Computers and software get faster and less expensive at a dramatic rate. Healthcare systems implementing computers and software gets slower and more expensive at a dramatic rate. Why is buying the thing getting so much worse at the same time as the thing being bought is getting so much better?
There is only one explanation: the procurement process used by the large organizations is broken. Badly. It doesn't need "improvement" or "innovation." Today's standard procurement system needs to be thrown out. We need to start over.
Improving Computers: Incredibly complex, successful
It's just unbelievable how much better, faster, smaller and cheaper computers get. The rate of improvement is unprecedented in human experience. Nothing comes close.
Even software that used to be unavailable or expensive to buy is free! Think "open source," for example.
Procurement of computers: Basically simple, a worsening mess
Most large organizations are just awful at building, acquiring and implementing computer hardware and software. It's not getting better.
How do these organizations respond to their screw-ups? They look closely at what went wrong, "improve" the process ... and make it even worse.
Back to paper
Organizations really try to make it work. The US Coast Guard, for example, embarked on a project to plan the implementation of a leading EMR in 2010, and committed $14 million just to do some planning. Six years later they cancelled it:
They knew something was really wrong, not just the usual wrong stuff. You know things are tough when they go back to paper:
On the other hand, they can provide all the health services their members need with paper alone! Tells you something about today's EMR's, doesn't it?
New York City's HHC EMR procurement
NYC's public hospital system is big. They're also a pioneer in using EMR's. They've won awards because of it, and gotten $200 million from the feds for achieving full "meaningful use" status with it. They go way beyond just electronic recording; they manage diseases, do screening, and lots of advanced things. See this from a January 2013 HHC press release:
By their own report and by the judgment of important institutions, HHC has this EMR thing nailed!
HHC has bigger problems than EMR. It is in big financial trouble, and it's getting worse. See this report from late 2013:
They've got an industry-leading, award-winning, value-enhancing, WORKING EMR, and huge financial troubles. Sounds like an ideal time to buy a new, system-wide EMR, right??!!
Well, that's what they did. In same early 2013 press release in which they bragged about their wonderful existing EMR, quoted above, they announced they were buying a new one:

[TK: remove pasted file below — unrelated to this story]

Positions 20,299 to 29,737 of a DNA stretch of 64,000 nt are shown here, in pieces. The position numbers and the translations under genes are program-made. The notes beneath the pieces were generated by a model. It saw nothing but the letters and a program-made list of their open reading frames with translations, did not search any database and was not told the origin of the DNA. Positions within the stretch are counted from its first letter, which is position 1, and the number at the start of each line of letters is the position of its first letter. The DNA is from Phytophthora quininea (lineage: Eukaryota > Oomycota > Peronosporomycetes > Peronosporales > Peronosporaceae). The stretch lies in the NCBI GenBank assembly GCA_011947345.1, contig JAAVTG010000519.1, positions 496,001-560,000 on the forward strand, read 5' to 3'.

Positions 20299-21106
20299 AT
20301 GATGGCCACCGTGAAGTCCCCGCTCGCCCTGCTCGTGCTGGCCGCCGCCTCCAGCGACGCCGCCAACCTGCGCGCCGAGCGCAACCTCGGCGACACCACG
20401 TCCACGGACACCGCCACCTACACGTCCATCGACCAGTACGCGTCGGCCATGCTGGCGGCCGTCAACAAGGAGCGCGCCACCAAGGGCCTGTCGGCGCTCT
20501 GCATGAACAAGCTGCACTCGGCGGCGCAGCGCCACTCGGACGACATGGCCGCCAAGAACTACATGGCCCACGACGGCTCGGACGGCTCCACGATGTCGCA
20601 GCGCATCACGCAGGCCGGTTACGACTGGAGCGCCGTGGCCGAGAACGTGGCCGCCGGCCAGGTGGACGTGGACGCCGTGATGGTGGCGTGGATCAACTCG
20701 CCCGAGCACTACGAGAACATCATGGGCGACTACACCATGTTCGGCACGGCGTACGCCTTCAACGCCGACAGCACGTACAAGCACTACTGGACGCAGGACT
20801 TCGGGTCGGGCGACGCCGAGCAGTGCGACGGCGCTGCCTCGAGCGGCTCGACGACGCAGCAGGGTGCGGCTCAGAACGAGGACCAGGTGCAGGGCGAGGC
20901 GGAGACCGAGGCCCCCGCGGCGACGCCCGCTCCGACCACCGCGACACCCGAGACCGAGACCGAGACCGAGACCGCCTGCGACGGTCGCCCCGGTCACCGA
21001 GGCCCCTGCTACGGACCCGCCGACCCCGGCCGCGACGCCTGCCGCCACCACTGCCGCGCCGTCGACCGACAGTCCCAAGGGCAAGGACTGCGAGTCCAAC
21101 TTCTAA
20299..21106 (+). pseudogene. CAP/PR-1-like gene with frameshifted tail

A close reading of the press release leaves one wondering why they had to have a new one: the touted wonders of the new system line up pretty well with the wonders of their award-winning existing system. I guess they really hankered after that new-EMR smell. And with the big award from the feds, $200M of the $302M is already paid for, leaving just pocket change to pay for it!
But then, less than a month after this press release, HHC issued an RFP for extensive additional services. Here is a list of the consultant skills they wanted to hire:
Strange. I got the distinct impression from reading the press release about getting Epic that the $302 million covered everything. What's this about?
The July 2015 board meeting of HHC had an update on how things were going. Things weren't working out too well on the cost side; those numbers are millions, by the way:
Wow. Just a bit more that $302 million. Digging a little further in the Board minutes, we find a little about the $113 Million. Here's the summary:
Or maybe not -- this $119 million is for consultants, not FTE's, and it's per year -- the surprise on-going cost of getting that shiny-new-EMR-system smell into the hospital! And you have to notice that 20 vendors will be awarded contracts -- because everyone knows that having lots of temporary people from lots of vendors working on a single project is the proven way to maximize coordination and minimize surprises. Sure.
Oh well, at least things are "under control." Or maybe not. Just a month later, in August 2015 we learned:
And the dates? Let's talk about something else, because "full operation by 2017 for all users" is history, along with the $302 million cost and lots of other things for this troubled system.
HHC is a nice, big, fat example -- but it's not unusual. This is what EMR procurement is like, over and over again. The buyers just keep shuffling ahead to the painful and prolonged slaughter, like cattle. Few organizations are as smart as the US Coast Guard, and decide that paper is just fine. Big-organization procurement in general is broken, and EMR procurement in particular is badly broken. Every attempt to "fix" it seems to make it worse. The procurement process needs to be thrown out. We need to start over.
But start over with what? I will summarize how in forthcoming posts. But it's not mysterious. It's just an application of the proven methods described in my books and summarized in various posts on this blog.